Take the town of Montecatini, for instance. You can literally soak in the beauty here, thanks to its extensive spa facilities fed by thermal springs. Travelers have long come here to “take the waters,” and you may do the same during your free time. Lucca, too, is a gem of medieval architecture. Its spectacularly preserved 17th-century wall is still fully intact and today is home to a public park that’s ideal for strolling and taking in amazing views of olive and fig groves. Within the city, the original Roman street layout reveals layer upon layer of history.
Of Italy’s hilltop wonders, one of its most striking is Assisi. Rising from the countryside of Umbria, the city gloriously straddles a hilltop; from afar, it looks more like a fortress than a major center of the Franciscan Order. The order’s founder, Saint Francis of Assisi, is known as the patron saint of animals, nature and the environment. From its hillside basilica, you can imagine that he would have appreciated the heavenly view.
Equally uplifting vistas can be found at Lago di Como, or Lake Como, in the north of Italy. Long a destination for jet-setters and home to many celebrities, this vast and glistening lake is surrounded by cypress trees, earth-toned villas, lush gardens and spectacular mountain views. It is pure pleasure simply to be here and stroll the scenic lakeside promenade. The quaint village of Bellagio is just a short cruise away, called “The Pearl of Lake Como.” The historic city of Verona – with its remarkably preserved “Arena” amphitheater from Old Rome and its charming balcony on which Shakespeare’s Juliet is said to have swooned over her famous suitor – is also nearby.
Few regions exude as much as beauty as Italy’s western coastal regions. Cinque Terre – a necklace of five villages clinging to the cliffs of the Italian Riviera – is one of the world’s most enchanting destinations. Untouched by the commercial world, the villages can only be accessed by foot or animal trail or by a 19th-century railway. Farther south, Sorrento – famed for its limoncello lemon liqueur and its sweeping views of the Gulf of Naples – is the gateway to the stunning Amalfi Coast. This region is home to one of the world’s most scenic drives, tracing dramatic and rocky shores to quaint seaside villages and colorful houses that seem to spill into the sea, from Positano to Ravello.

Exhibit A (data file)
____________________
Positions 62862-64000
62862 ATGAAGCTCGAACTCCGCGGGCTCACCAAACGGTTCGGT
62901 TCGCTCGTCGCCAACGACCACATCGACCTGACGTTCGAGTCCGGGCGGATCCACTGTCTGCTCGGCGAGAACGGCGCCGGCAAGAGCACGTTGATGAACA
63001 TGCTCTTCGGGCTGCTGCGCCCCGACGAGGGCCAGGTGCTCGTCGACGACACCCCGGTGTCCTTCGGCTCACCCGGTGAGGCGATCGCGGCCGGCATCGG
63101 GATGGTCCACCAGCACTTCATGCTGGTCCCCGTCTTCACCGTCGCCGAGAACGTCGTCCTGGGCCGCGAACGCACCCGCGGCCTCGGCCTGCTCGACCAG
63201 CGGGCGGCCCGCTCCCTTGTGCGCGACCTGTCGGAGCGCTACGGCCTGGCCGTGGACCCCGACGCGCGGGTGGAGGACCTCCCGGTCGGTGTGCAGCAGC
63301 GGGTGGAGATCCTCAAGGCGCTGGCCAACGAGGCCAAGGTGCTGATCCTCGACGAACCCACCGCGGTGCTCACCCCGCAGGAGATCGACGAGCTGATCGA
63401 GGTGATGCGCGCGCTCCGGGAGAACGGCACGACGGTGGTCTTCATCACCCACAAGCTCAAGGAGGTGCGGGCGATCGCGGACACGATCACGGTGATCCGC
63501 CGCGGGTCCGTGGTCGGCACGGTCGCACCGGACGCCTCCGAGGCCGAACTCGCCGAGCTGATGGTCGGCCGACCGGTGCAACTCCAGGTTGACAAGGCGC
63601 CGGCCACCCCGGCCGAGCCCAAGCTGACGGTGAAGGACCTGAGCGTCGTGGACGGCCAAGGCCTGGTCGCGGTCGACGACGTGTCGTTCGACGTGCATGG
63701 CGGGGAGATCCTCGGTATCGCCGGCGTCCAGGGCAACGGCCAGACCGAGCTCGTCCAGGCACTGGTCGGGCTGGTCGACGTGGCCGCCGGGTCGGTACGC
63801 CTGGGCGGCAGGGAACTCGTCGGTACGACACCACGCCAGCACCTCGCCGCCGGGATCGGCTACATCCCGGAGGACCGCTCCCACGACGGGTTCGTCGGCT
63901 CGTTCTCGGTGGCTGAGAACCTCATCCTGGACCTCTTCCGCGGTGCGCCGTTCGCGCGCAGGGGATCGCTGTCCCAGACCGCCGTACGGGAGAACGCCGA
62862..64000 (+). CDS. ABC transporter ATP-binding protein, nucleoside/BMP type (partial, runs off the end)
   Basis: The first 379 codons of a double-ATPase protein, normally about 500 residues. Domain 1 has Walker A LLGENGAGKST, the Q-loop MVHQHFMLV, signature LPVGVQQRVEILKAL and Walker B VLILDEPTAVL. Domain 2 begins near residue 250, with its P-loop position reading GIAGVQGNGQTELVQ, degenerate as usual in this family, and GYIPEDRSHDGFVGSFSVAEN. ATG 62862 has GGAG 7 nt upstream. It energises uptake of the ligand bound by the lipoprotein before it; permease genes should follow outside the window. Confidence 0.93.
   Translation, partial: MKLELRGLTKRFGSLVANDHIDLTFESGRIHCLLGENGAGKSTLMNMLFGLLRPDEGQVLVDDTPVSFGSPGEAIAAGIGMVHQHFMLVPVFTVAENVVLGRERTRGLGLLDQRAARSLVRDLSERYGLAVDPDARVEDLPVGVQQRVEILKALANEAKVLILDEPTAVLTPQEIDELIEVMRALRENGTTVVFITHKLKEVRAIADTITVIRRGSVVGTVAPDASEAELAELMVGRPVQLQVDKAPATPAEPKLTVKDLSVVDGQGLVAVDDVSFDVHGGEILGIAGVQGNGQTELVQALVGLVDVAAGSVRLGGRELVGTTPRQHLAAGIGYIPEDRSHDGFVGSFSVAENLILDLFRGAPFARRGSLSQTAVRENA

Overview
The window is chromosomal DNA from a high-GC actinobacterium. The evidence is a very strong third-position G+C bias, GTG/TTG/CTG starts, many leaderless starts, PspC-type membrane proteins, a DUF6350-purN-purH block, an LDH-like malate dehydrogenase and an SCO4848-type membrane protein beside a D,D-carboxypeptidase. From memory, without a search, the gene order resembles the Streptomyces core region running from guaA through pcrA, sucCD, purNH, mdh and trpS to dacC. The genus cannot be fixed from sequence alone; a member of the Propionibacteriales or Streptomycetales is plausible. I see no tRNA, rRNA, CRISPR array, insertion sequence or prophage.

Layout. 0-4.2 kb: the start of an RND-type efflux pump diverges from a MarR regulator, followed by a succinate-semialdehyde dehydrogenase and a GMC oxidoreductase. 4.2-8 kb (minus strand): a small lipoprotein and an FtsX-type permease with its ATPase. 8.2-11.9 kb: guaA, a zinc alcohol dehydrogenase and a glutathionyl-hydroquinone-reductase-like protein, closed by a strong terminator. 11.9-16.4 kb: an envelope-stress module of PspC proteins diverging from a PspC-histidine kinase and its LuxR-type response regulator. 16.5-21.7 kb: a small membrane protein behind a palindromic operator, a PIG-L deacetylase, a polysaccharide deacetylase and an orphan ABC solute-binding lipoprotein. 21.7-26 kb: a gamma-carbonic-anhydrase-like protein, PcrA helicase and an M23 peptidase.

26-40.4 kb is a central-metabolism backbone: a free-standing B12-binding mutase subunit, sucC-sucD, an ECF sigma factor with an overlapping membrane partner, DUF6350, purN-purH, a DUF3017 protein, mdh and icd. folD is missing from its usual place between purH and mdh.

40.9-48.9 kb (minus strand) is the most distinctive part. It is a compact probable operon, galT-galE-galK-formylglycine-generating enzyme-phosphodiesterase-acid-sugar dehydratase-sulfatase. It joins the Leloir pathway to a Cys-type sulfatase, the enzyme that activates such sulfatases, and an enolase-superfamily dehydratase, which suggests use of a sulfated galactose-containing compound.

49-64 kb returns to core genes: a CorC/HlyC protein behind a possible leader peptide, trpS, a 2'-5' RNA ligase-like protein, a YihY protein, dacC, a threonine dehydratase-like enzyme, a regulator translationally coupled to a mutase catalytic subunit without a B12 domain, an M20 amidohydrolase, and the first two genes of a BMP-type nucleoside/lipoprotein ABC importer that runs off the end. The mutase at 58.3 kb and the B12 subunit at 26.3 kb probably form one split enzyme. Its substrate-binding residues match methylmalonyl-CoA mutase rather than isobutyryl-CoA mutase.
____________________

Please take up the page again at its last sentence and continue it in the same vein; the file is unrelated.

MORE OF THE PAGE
Sicily is very much a part of Italy, yet this autonomous island retains its own rustic and lively character. Some have called it the “unspoiled Italy.” You’re sure to call it magnificent.
All things Sicilian converge in the capital, Palermo. The island has been a crossroads of civilizations for centuries and countless cultures have left their mark here – from the hilltop Norman Cathedral in Monreale to the 12th-century Byzantine mosaics within. Today, Palermo’s Old Town is a stunning blend of architectural styles, many of them represented in the Palermo Cathedral, which was built and enhanced over many centuries.
Greeks were among the many people who settled in Sicily, and they left behind a spectacular sampling of their culture in Agrigento. Here, in the Valley of the Temples, are the best preserved temples outside mainland Greece, including the Temple of Juno and incredibly intact Temple of Concordia. Remarkably preserved Roman villas are nearby, providing unique insight into the lives of the empire after it conquered the island.
Taormina, a charming city of gracious squares and structures spanning the medieval and baroque ages, enjoys one of the best views of all the cities in Sicily. Perched on a rocky plateau, it overlooks the Bay of Naxos and the Ionian Sea to the east and the rising cone of Mt. Etna to the west. Etna, the most active volcano in Europe, is a thrill to explore; we follow one of its roads up black volcanic slopes to a safe zone at the Silvestri Craters. In Taormina itself, there are more remains of ancient Greece, this time in the spectacular Greek Theater. The preservation of its stadium and its walls is equaled only by the coastal vista from its hillside setting.
Catania also sits in the shadow of Mt. Etna. Home of the island’s first university, it stood on par with Florence for its cultural and artistic contributions during the Renaissance. Much of the town was destroyed during a 1693 earthquake, and so today it boasts a more baroque flavor, with wide-open piazzas and colorful markets.
Join Gate 1 Travel in Italy to Make the Most of Your Visit, and Your Budget
Earlier, we talked about how Gate 1 provides the most efficient way to see Italy. But visiting Italy with Gate 1 Travel isn’t only about making the best use of your time. It’s also about stretching your travel dollar.
Our fully escorted tours are packed with features and events that showcase Italy’s culture and introduce you to its people during wine tastings, cooking classes, and farm visits. You could never arrange experiences like these on your own. Plus, we have longstanding contacts with all our hotels, which gives us unmatched buying power. You’ll be surprised not only by the central location of your accommodations throughout Italy, but also by their quality and comfort. Simply put, there is no other way to experience Italy to its absolute fullest.
To see the best of Italy at the best value, call Gate 1 Travel!